3.) Have any of your previous coaches, players or members of your coaching staff influenced the way you coach?
“Well I can say being a head coach, I have learned lessons through every player and assistant that has been under me. I think being an assistant coach is a completely different role. You experience things differently as an assistant. When you’re a head coach their are different dynamics, and as much as I am doing the mentoring and the leading of assistant coaches and players I think I’ve also learned a great deal from them. It has also effected my experience and my growth. I relate being a head coach to parenting. You have different personalities and situations—it never plays out the way you might want it to. So, you have to learn to adjust and deal with different challenges outside of winning and losing. So, I’ve learned as much from them, as I’ve hopefully been able to teach them.

4.) How do you spend your free time?
“I really love to camp in the outdoors. I really love to ride ATV or four-wheelers, being in God’s country and not having a lot going on around you. Where I can just kind of let myself be different from the professional that I am.”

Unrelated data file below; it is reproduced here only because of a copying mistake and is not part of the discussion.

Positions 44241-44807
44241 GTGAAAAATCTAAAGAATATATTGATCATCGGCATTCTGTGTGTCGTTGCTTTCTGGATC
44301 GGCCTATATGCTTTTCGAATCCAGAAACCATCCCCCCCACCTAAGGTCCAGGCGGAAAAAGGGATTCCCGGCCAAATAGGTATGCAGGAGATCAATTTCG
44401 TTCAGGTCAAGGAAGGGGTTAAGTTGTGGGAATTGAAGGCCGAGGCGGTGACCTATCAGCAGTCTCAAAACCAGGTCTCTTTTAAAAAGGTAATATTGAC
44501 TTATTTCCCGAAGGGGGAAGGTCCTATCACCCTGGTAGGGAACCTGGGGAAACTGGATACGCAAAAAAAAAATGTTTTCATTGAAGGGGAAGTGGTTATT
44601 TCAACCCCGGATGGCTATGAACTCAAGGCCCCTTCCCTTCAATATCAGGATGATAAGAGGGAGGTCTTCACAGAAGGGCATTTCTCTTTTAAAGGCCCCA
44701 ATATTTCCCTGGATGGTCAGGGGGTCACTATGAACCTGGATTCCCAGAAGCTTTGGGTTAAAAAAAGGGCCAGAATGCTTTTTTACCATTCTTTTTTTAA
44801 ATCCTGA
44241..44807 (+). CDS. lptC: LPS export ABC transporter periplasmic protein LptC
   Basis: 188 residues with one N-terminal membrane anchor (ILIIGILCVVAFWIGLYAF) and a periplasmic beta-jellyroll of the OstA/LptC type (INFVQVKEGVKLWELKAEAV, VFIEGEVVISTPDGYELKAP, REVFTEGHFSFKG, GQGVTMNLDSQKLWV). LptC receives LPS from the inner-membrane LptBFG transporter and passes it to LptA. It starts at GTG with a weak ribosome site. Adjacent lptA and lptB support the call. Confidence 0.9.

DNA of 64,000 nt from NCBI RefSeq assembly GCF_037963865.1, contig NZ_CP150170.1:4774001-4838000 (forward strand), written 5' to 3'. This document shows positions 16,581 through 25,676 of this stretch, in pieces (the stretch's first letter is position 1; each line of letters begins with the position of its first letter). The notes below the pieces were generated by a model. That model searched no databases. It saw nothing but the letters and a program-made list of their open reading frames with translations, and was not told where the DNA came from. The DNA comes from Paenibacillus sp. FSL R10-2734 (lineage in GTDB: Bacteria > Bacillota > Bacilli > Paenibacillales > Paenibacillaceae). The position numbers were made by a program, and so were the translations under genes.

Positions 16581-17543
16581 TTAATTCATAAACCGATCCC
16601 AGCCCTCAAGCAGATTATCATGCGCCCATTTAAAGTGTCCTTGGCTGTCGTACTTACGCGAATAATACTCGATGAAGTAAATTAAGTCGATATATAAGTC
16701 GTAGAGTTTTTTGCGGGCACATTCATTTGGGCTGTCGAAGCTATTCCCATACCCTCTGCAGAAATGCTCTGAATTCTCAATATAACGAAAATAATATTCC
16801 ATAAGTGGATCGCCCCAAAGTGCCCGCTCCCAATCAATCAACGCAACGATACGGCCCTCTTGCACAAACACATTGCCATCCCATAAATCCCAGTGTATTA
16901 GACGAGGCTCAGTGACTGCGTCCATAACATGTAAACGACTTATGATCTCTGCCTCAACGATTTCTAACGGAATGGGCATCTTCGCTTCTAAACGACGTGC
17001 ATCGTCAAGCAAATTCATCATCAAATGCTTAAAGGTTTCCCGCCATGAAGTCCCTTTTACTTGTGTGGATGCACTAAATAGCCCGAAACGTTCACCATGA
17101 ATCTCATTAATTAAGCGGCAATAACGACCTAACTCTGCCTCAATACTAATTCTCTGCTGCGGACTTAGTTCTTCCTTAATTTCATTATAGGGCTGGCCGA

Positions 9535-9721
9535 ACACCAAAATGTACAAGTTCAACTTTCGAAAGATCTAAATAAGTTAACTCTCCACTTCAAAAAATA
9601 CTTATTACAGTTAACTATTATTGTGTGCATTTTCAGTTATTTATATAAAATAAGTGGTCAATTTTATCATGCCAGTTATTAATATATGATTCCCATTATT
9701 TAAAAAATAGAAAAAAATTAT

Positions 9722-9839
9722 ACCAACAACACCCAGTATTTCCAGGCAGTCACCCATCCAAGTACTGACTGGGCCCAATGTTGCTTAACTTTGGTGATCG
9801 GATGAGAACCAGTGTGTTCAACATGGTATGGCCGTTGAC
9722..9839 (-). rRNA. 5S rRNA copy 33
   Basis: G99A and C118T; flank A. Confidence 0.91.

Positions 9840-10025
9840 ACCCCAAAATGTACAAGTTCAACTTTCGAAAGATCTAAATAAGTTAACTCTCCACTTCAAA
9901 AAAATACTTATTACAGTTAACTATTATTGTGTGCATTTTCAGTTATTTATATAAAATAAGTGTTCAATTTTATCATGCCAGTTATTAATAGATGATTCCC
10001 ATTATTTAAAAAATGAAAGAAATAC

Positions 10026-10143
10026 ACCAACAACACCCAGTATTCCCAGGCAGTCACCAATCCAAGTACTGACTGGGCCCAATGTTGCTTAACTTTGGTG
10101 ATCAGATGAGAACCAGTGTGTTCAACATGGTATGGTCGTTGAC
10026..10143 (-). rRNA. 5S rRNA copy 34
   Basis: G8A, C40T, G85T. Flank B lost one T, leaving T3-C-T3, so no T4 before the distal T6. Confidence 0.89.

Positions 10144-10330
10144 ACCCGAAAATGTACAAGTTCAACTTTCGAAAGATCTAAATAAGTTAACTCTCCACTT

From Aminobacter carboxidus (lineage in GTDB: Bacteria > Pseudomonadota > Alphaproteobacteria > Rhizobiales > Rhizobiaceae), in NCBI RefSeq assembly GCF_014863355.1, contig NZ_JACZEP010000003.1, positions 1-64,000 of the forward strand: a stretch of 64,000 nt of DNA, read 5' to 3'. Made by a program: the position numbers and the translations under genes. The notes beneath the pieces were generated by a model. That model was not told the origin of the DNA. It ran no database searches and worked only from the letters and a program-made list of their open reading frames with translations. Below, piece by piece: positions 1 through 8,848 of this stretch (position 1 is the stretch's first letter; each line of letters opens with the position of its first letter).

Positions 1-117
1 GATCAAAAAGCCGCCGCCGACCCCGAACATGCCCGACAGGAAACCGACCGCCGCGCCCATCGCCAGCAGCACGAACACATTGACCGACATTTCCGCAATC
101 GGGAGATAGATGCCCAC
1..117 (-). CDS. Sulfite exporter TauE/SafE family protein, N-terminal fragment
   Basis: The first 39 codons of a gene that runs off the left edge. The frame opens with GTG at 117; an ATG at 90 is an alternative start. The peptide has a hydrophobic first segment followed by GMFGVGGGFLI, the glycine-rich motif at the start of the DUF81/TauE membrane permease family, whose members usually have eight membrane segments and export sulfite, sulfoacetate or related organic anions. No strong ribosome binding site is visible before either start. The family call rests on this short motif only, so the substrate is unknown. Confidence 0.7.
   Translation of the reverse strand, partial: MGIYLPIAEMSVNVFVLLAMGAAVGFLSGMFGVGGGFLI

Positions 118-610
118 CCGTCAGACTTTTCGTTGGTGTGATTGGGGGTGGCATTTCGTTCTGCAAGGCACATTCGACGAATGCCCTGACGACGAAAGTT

5.) During your time as student athlete, did you acquire a nickname?
“Yes. I did. It started when I was in fifth grade, and it was given to me by, the coach who gave me my passion, and that was ‘PeeWee.’

6.) A lot of athletes and coaches have superstitions or pregame rituals, do you have any?
“I do have pregame rituals. I don’t eat the same thing. I obviously eat what the players do. I have to eat four hours prior to the game, and then I have to get in a power nap… And then it’s basically just getting ready for the game, and obviously for the road. As long as I’m there an hour and ten minutes before the game.

7.) If you matched up against Coach Phillips in a game of one-on-one, who would win and why?
“Oh! That’s a tough one. I don’t shoot it quite as well as I used to. I’ve seen Coach Phillips play, because he’s been out in the half court, and he’d probably want to use a guys ball. But, I would too. I grew up with a guys ball… I never really adjusted to the women’s ball. I’m going to say that’d be a pretty heated and competitive match. I think it would be something to see. I held on for eight seconds on the bull this fall when it was out there at football tailgating (laughs). I think I’ve got him beat on the mechanical bull, but I’m not sure I can top him on the basketball court.”